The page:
Indonesia's Rimba Raya to grow lucrative cash crops, InfiniteEarth invites partners
By Celine Chen
INDONESIA, NNA - InfiniteEARTH Ltd., the project developer of the huge Rimba Raya Biodiversity Reserve in Indonesia, plans to reforest 10,000 hectares of land over the next 10 years with the planting of cash crops.
Starting with an initial 2,400 hectares in a new five-year plan, the innovative agroforestry initiative calls for the development of community farms using the "jungle crop" model in the 64,500-hectare reserve in Central Kalimantan province on Borneo, one of the largest islands in the world.
InfiniteEARTH's feasibility study identified 16 species of native cash crops to be grown in the reserve, which is nearly the size of Singapore, and one of the world's biggest initiatives to preserve tropical lowland peat swamp forests.
The lucrative crops include durian, rambutan, gembor, jengkol and cempedak, all of which have readily available markets, said the Hong Kong-based company that develops conservation land banks and provides environmental offsets to companies across the globe.
Indonesia's agricultural sector has remained strong amid the COVID-19 pandemic, accounting for 2.95 percent of the country’s GDP.
The government has quickly launched agricultural development projects to boost food security as well as incomes for farmers and fishermen.
The Rimba Raya plan is funded through an agreement between Carbon Streaming Corporation and InfiniteEARTH.
It facilitates PT Rimba Raya Conservation's restoration concession obligations to promote economic diversification and autonomy of the local forest-dependent communities besides contributing to Indonesia's efforts in meeting climate and sustainability goals.
The agroforestry initiative is allocating $10 million in funding over the next five years, with $2 million being released to start development immediately, said InfiniteEARTH in a press release on August 16.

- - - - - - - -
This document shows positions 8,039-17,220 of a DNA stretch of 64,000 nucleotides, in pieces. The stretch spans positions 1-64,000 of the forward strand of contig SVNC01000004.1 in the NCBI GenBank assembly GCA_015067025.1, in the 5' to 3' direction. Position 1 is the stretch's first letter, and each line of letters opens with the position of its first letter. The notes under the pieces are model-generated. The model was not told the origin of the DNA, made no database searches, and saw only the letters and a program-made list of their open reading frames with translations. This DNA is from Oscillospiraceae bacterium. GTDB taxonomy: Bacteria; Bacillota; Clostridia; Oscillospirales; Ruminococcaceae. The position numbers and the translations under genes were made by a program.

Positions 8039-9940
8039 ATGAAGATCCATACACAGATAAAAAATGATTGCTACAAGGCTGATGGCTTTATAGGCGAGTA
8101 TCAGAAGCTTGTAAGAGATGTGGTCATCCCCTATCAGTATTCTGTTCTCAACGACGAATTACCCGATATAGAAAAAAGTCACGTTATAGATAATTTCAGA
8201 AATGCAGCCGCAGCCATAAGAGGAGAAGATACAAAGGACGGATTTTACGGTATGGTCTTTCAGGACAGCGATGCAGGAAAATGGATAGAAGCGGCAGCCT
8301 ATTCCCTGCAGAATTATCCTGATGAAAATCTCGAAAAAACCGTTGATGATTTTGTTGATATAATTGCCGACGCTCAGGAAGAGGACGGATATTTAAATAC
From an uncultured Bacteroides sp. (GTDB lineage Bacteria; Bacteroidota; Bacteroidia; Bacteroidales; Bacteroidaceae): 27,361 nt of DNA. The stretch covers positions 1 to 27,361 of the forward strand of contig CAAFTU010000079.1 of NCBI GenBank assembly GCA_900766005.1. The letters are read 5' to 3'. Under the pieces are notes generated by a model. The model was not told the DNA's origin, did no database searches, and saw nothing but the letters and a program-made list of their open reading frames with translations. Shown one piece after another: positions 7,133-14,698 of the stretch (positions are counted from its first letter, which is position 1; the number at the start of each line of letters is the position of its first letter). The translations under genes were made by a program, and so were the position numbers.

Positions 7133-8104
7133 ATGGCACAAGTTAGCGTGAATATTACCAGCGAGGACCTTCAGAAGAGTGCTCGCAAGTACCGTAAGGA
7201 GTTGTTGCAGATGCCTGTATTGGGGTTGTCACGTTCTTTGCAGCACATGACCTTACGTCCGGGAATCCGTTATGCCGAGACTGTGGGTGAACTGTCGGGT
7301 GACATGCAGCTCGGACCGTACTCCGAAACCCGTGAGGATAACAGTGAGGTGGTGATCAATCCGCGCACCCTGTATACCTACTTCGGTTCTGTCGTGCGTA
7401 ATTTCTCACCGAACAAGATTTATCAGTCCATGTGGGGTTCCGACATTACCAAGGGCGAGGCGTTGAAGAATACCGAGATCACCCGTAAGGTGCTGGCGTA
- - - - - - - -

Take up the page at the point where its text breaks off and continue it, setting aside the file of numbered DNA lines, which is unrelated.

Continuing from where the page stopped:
Potential partners with experience in the agroforestry sector are being identified. Interested Indonesian companies are invited to respond via this link - https://infinite-earth.com/documents/RFP_InfiniteEARTH_Agroforestry_Final.pdf.
A significant amount is spent on drilling freshwater wells for irrigation through the dry season. The wells will also help facilitate fire suppression in previously inaccessible areas.
Much has also been invested in fire prevention as well as collaboration with the regional disaster management agency and the Tanjung Puting National Park.
A network of wellheads throughout the project area will allow staff to combat any fires caused during the oil palm burning season.
The rehabilitation area has peatlands degraded by historic shifting agriculture in the past and fires induced by oil palm burning in 2015 and 2019, both of which saw Singapore shrouded in haze for months.
The plan also provides more funding for education scholarships and a floating health clinic to provide eye and dental procedures as urgently required by the community.
It also contributes a significant amount annually to the Tanjung Puting National Park's conservation efforts in collaboration with Rimba Raya.
While InfiniteEARTH said it is committed to the new 5-year plan, it will adjust accordingly to changes in governmental policies and goals for climate change and sustainable development.
Rimba Raya projects are designed to meet the United Nations' sustainable development goals. They include the transfer of low-impact technologies such as solar and fuel-efficient cookstoves, aquaponics, agroforestry models, and social benefits in health care and childhood education.
Indonesian president Joko Widodo has recently called for food park projects to be launched in Central Kalimantan and North Sumatra to make it easier for farmers to obtain assistance such as financial means from the government and private sector.
The government is also promoting export-oriented horticulture to increase farmers' incomes.
Although the industrial, commercial, construction and mining sectors contribute significantly to Indonesia's GDP, only the agriculture sector has remained resilient during the pandemic.
President Widodo has appealed to Indonesian banks to support the agriculture sector, which has performed well in increasing exports apart from remaining strong in local markets.
He urged banks to empower farmers with access to capital and technology innovation, noting that many Indonesian produce have the potential to become superior, value-added exports.